Saturday, October 22, 2011

Workplace Behavioural Safety

Workplace Behavioural Safety

Promoting safe behavior at work is a critical part of the management of health and safety, because behavior turns systems and procedures into reality. On their own, good systems do not ensure successful health and safety management, as the level of success is determined by how organizations ‘live’ their systems.

Statistics from the work environment indicate that in 80 to 90 per cent of all accidents, employee behavior provides an important link – the link that often paves the way for many pre-existing factors to come together in a negative event.
The safety of the workplace is influenced by a number of factors such as the organisational environment, management attitude and commitment, the nature of the job or task, and the personal attributes of the individual. Safety related behaviour at the workplace can be modified by addressing these major influences. The successful introduction of a behavioural safety process, focusing on identifying and reinforcing safe and reducing unsafe behaviour, is one means of improving safety performance.

Behavioral programmes have become popular in the safety domain, as there is evidence that a proportion of accidents are caused by unsafe behavior. Whilst a focus on changing unsafe behavior into safe behavior is appropriate, this should not deflect attention from also analysing why people behave unsafely. To focus solely on changing individual behavior without considering necessary changes to how people are organised, managed, motivated, rewarded and their physical work environment, tools and equipment can result in treating the symptom only, without addressing the root causes of unsafe behavior. Behavioral based safety programmes are probably at their best in an organization which already has a good basic safety management system

There is strong research evidence that behavior modification techniques can be effective in promoting critical health and safety behaviors, provided they are implemented effectively with continued support from management. The behavior modification programmes currently in use mostly focus on promoting safe behavior among frontline staff. Behavioral safety techniques improve health and safety risk control by promoting behaviors critical to health and safety. Behavioral safety techniques are based on a large body of psychological research into the factors that influence behavior. This research has led to the development of a range of techniques to influence behavior. Behavior modification is the psychological term for these techniques. Health and safety behavior observation and feedback programmes promote desired behaviors by introducing positive reinforcement for behaving safely. The positive reinforcement is provided through positive feedback. This approach focuses on the measurable behaviors critical to safety and recognizes workers as mature human beings with a genuine interest in their own well being and thereby can influence their own safety. Measuring ‘at risk behaviors is a proactive safety performance measure as distinct from the reactive traditional measurement of accident rates.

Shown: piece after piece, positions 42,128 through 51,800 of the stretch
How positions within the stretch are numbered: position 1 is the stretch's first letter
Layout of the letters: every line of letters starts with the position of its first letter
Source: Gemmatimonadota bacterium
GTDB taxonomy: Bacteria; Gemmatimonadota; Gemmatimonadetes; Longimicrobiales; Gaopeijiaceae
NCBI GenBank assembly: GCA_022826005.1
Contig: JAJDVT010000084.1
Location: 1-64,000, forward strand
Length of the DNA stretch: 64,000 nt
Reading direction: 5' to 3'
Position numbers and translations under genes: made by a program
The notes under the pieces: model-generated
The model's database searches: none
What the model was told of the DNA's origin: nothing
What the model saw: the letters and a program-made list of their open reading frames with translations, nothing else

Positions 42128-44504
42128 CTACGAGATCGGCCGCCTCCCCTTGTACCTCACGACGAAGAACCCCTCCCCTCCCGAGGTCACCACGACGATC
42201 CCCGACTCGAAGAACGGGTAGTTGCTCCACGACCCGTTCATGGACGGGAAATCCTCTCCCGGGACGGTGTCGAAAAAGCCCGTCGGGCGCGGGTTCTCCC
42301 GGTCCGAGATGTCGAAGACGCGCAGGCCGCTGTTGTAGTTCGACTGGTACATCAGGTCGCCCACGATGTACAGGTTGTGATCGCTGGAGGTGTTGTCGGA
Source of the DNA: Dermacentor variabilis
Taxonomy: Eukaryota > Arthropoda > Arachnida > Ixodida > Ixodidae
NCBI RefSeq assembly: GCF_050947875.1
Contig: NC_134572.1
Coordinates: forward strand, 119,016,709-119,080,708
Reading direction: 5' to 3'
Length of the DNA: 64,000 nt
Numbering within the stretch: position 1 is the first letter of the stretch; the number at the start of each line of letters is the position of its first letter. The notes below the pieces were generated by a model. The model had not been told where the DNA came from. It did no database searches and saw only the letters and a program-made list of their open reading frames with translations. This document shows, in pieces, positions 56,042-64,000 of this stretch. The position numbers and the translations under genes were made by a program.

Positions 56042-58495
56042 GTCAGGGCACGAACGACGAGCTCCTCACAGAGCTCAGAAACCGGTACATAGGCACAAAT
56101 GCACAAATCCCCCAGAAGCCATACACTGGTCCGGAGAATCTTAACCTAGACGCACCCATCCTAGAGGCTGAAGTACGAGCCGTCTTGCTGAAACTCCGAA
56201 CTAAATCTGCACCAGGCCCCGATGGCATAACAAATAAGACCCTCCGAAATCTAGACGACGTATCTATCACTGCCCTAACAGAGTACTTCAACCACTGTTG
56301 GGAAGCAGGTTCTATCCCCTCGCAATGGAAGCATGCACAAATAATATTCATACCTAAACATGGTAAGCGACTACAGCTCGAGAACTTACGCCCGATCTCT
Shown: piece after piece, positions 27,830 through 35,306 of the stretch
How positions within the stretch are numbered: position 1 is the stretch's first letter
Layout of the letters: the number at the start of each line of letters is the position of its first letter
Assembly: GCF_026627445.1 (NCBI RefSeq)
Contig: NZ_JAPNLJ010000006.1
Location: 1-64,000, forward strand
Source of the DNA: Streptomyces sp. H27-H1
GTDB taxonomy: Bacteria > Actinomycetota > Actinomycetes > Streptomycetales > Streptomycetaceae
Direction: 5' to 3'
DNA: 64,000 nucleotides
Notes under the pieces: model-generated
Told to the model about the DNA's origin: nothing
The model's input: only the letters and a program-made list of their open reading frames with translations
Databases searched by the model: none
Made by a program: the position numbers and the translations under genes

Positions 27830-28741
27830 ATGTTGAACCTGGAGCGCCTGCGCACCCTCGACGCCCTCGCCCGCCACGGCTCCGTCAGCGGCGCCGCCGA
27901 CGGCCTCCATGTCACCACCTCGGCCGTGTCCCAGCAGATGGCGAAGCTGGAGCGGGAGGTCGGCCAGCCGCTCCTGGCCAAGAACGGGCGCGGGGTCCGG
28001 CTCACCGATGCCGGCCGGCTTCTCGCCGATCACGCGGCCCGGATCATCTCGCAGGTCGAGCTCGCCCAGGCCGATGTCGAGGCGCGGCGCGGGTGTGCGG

Typically behavior based safety systems consist of:

Identification of behaviors which could contribute to or have contributed to accidents (Agreed by management and employees).

A system of ongoing observations (as identified and defined) and feedback (intervention), typically peer to peer and employee driven combined with positive verbal feedback, information collection and problem solving to improve the identified behaviors and the management system that produced them.

Use of the information to identify corrective actions.

Behavior based safety systems are typically introduced in organiations with established safety management system committed to continuous improvement, one of their particular strengths is the direct practical and visible involvement of employees at all levels. Implementation of a system does require time and commitment and in particular strong visible management support.

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